WNIJ Commentary-Why We Need History Months- 22 February 2002- Diana Swanson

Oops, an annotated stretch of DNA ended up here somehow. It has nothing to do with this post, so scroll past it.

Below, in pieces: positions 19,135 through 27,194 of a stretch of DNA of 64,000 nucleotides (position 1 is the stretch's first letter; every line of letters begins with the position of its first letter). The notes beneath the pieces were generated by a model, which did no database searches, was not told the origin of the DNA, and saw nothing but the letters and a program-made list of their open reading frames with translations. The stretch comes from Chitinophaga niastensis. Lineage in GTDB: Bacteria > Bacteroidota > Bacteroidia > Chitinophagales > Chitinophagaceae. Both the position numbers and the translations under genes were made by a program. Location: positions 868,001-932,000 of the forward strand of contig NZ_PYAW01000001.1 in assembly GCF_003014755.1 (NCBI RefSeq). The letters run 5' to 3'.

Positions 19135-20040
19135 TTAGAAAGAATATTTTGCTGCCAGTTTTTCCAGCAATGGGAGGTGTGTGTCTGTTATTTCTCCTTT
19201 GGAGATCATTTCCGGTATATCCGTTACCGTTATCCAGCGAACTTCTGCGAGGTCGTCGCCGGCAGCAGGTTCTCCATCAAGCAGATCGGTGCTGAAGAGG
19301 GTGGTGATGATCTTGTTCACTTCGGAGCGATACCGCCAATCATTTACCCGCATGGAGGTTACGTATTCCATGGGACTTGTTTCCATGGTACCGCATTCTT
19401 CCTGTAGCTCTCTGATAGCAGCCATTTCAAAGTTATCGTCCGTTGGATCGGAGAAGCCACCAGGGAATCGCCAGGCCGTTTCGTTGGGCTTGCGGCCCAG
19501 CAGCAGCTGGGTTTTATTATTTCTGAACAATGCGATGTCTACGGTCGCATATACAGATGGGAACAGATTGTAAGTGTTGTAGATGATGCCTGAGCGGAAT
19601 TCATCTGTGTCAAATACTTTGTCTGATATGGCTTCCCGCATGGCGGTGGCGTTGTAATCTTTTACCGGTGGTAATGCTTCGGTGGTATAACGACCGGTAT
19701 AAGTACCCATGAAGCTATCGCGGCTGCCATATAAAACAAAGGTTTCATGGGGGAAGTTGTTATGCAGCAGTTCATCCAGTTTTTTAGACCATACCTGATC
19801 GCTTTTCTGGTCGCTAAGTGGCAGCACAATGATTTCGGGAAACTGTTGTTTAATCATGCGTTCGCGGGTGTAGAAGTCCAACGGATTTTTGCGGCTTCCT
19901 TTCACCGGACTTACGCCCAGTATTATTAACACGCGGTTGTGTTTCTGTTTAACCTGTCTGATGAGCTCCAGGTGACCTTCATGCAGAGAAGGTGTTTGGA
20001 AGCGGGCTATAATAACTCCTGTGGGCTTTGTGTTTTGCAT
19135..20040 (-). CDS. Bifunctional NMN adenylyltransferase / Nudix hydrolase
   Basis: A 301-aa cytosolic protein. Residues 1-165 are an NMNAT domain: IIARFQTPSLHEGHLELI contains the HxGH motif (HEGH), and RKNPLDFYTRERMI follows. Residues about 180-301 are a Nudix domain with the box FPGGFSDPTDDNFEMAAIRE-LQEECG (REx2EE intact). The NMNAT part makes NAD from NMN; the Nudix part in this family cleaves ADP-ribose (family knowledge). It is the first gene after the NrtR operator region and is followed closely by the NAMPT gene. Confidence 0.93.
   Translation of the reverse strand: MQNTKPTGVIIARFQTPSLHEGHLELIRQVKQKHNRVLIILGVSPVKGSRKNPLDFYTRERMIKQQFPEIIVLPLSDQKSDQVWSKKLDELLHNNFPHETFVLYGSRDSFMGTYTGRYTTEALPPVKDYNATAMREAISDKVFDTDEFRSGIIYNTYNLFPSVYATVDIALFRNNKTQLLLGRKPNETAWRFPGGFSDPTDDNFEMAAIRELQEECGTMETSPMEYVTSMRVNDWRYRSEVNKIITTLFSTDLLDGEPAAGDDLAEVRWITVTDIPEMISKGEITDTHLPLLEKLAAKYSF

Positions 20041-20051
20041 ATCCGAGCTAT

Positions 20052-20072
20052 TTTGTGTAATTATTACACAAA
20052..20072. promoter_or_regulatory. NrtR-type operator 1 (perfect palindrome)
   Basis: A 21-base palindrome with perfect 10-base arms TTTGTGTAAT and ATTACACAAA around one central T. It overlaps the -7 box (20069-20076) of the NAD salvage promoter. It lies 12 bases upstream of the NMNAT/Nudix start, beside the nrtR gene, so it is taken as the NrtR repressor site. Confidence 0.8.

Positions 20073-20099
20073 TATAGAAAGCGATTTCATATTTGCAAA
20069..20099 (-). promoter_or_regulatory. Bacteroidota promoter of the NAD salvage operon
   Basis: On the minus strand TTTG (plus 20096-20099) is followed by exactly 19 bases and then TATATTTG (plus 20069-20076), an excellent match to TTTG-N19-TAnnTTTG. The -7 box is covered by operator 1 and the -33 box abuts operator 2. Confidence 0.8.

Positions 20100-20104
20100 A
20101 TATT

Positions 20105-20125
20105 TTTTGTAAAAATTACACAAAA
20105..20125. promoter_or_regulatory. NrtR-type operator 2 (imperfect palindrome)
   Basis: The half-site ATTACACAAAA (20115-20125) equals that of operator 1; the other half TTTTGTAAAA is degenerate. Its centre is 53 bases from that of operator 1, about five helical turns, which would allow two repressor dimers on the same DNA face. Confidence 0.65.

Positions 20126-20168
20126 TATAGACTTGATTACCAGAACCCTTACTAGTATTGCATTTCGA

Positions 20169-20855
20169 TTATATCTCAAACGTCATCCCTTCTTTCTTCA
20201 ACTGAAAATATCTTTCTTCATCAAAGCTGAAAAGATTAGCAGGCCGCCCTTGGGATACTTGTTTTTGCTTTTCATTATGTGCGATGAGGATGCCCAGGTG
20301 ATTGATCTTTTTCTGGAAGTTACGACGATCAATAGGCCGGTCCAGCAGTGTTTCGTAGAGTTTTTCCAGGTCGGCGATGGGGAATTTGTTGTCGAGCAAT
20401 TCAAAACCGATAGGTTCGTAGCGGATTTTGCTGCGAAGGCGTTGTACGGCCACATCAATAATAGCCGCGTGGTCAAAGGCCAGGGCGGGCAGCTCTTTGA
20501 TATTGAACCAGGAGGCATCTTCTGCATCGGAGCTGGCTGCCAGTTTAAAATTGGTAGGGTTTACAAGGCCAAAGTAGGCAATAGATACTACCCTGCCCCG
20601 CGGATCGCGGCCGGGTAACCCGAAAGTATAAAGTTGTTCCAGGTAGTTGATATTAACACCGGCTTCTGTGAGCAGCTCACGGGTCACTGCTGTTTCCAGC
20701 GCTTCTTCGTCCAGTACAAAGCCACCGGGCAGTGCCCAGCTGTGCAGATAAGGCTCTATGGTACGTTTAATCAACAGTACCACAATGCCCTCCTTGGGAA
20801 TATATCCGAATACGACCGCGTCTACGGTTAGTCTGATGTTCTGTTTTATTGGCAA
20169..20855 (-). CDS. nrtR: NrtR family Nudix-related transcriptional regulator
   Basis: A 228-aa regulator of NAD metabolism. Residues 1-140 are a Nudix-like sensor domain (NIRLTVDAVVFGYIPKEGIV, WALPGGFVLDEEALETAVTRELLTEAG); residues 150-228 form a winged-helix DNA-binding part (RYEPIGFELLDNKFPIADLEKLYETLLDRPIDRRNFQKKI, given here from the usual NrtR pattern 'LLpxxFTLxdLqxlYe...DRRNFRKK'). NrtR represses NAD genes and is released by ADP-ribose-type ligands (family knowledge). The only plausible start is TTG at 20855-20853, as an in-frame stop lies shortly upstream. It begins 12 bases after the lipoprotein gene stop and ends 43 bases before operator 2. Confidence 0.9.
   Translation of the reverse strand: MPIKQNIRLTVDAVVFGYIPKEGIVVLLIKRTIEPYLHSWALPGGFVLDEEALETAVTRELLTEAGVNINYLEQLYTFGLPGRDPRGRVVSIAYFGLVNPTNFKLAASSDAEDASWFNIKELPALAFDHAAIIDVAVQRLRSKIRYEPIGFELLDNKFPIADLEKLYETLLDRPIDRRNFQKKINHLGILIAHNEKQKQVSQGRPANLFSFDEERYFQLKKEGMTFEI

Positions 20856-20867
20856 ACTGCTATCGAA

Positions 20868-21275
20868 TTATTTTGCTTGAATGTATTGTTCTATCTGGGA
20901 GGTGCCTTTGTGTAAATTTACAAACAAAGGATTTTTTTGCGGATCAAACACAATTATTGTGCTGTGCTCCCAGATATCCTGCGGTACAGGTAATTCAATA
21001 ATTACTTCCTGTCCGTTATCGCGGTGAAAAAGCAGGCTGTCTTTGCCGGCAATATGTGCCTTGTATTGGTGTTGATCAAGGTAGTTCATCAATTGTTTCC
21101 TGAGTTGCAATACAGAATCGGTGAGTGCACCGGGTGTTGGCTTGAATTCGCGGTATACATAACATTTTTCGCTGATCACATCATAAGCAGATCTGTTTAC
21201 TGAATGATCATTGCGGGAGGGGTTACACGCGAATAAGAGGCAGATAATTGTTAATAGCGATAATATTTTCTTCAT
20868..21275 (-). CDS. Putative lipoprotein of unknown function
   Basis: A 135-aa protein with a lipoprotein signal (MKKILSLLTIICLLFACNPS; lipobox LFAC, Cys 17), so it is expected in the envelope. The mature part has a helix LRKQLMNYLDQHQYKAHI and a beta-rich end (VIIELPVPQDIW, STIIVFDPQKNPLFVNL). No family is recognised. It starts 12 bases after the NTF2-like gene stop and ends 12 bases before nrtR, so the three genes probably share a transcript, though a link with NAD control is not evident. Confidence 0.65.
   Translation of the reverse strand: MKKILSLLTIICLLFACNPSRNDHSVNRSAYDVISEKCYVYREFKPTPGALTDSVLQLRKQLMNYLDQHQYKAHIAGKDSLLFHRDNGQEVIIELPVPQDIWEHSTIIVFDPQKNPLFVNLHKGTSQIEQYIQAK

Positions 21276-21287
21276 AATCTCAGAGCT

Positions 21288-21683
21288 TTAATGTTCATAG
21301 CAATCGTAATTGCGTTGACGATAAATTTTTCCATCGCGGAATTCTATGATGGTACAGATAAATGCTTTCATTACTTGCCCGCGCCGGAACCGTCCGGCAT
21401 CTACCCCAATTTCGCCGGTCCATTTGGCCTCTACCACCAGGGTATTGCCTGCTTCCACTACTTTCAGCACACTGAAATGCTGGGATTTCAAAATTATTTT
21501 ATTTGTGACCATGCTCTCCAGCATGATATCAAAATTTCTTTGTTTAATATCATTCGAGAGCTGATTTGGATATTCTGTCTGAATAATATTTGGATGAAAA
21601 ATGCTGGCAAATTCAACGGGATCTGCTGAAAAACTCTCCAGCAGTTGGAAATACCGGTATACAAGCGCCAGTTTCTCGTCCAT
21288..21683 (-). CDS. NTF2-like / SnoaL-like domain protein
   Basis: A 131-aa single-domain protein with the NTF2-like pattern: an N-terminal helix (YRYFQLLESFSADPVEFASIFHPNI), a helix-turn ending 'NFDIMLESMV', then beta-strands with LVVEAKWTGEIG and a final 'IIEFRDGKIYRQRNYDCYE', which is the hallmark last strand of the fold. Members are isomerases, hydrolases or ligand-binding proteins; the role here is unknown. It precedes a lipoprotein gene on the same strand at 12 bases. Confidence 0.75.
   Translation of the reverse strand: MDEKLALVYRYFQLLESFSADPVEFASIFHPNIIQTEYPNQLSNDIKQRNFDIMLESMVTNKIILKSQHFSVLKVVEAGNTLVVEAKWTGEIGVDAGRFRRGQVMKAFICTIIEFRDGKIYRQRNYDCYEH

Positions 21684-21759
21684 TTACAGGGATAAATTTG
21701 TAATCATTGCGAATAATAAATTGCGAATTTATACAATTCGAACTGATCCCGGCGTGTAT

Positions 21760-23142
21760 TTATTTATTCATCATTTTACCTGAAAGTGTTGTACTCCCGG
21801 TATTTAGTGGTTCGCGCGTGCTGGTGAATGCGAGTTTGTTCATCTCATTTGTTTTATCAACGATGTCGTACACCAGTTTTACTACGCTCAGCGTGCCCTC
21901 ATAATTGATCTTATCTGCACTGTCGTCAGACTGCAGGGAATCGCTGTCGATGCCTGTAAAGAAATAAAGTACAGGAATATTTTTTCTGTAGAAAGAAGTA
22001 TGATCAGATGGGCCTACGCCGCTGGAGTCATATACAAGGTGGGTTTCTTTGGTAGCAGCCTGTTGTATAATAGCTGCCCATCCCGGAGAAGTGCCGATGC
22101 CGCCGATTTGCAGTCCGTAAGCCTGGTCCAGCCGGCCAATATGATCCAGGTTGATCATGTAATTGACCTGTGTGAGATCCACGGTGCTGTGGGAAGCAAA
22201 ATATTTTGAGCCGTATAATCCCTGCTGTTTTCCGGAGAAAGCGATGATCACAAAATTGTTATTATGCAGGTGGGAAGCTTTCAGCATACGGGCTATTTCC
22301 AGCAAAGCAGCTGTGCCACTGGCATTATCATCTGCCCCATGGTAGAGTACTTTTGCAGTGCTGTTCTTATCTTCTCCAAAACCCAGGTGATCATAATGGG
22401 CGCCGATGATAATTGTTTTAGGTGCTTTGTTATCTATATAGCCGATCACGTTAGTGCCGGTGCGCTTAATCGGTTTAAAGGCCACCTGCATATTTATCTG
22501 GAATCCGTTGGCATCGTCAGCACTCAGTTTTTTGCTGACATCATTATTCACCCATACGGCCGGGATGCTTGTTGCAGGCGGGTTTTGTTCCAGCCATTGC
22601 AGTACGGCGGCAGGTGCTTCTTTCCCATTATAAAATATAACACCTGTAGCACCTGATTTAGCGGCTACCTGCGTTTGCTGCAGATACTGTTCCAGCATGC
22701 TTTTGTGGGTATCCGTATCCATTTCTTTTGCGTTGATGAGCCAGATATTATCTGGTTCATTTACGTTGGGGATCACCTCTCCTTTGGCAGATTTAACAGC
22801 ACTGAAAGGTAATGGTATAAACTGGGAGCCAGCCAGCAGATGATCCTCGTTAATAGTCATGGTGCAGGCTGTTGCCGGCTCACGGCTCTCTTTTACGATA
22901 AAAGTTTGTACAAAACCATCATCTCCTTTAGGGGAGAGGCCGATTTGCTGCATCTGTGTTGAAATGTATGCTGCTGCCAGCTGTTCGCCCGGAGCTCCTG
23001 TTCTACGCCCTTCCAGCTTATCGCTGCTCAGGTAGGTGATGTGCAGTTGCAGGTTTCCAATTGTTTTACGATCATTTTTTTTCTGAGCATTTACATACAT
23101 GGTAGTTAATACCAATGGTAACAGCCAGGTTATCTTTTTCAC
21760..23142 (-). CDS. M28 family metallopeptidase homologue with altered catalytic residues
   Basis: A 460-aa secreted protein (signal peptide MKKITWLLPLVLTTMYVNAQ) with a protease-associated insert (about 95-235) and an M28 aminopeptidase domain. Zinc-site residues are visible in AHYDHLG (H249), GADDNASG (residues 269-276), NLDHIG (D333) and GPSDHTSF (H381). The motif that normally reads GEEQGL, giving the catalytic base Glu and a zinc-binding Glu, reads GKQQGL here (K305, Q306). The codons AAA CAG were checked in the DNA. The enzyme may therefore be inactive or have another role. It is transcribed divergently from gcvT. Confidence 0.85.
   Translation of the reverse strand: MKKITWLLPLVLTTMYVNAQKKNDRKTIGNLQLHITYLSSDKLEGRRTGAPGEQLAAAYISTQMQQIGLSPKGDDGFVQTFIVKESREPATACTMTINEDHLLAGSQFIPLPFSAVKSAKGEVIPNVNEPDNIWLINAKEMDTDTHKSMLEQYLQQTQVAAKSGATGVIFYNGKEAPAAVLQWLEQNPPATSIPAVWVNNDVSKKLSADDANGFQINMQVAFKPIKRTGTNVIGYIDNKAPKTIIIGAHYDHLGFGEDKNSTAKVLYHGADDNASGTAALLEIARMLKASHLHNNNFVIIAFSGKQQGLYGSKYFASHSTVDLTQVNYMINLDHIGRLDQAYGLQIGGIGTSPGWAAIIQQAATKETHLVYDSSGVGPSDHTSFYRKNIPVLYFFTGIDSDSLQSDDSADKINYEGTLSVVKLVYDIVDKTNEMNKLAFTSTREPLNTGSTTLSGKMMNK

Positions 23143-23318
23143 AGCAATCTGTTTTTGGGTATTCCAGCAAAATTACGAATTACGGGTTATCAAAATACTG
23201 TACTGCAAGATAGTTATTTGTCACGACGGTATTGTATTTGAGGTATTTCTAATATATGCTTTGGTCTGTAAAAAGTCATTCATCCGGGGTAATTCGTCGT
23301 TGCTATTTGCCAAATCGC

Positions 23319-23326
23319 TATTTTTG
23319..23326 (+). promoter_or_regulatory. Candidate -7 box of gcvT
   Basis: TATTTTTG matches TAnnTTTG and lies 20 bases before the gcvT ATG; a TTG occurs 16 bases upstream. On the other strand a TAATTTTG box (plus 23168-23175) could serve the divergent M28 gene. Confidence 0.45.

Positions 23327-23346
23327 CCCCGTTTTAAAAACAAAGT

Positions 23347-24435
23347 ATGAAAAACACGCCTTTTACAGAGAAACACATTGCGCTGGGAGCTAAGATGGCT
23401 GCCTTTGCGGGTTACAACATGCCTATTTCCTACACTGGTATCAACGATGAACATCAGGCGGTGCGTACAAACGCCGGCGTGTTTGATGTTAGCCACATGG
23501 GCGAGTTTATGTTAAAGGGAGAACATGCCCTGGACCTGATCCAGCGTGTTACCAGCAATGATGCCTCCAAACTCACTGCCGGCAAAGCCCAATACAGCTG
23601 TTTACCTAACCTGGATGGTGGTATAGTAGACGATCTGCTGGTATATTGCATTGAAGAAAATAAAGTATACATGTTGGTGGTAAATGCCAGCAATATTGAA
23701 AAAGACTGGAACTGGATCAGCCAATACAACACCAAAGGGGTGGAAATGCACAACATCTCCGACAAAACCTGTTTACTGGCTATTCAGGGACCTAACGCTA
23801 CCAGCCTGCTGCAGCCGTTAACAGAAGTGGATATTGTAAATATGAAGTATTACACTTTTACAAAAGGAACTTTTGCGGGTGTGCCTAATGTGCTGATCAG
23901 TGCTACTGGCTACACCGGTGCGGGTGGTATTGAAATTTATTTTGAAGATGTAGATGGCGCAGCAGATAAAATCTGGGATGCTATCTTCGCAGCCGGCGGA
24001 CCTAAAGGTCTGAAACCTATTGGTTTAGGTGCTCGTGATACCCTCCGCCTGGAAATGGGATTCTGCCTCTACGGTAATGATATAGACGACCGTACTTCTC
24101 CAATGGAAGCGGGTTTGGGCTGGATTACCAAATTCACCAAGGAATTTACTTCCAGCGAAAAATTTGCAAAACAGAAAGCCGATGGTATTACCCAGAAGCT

February is Black History Month and March is Women’s History Month. Other months have been declared Latino History Month, Asian Awareness Month, Lesbian, Gay, Bisexual, and Transgender Awareness Month. Some people probably roll their eyes and wonder why we need such special observances and why we don’t have White History Month or Men’s History Month. For others, these yearly celebrations have become routine. They accept the History Months but don’t pause to consider why we still need these events. In part, this routine acceptance is a reflection of the limited success the History Months have had so far. Now many people realize that there is such a thing as African American history and women’s history. But we continue to need these reminders every year because the basic world view of our curricula in schools and colleges and of our society as a whole remains centered on and rooted in white male experiences and perspectives. The standard, the norm, is still defined the same way it was 30 or 40 years ago. For example, do we have the same need to identify a person’s gender or race if they are male or white as we do if they are female or black? We say doctor or woman doctor, writer or black writer, rather than man doctor or white writer. Maleness and whiteness is the standard, other characteristics are deviations. Including women’s history or Black history is often a matter of adding a famous person here, a paragraph on a social justice movement there, while the overall story, the standard historical narrative, remains the same. When our mental computers cease to have their defaults set on white and male, when the history that is taught throughout the year is the history of all of us, then we may not need Black History Month, Women’s History Month, and the other reminder months. Meanwhile, I encourage us all to get on out to a History Month event and start changing our mental default settings, that is, our assumptions about who and what is real and significant.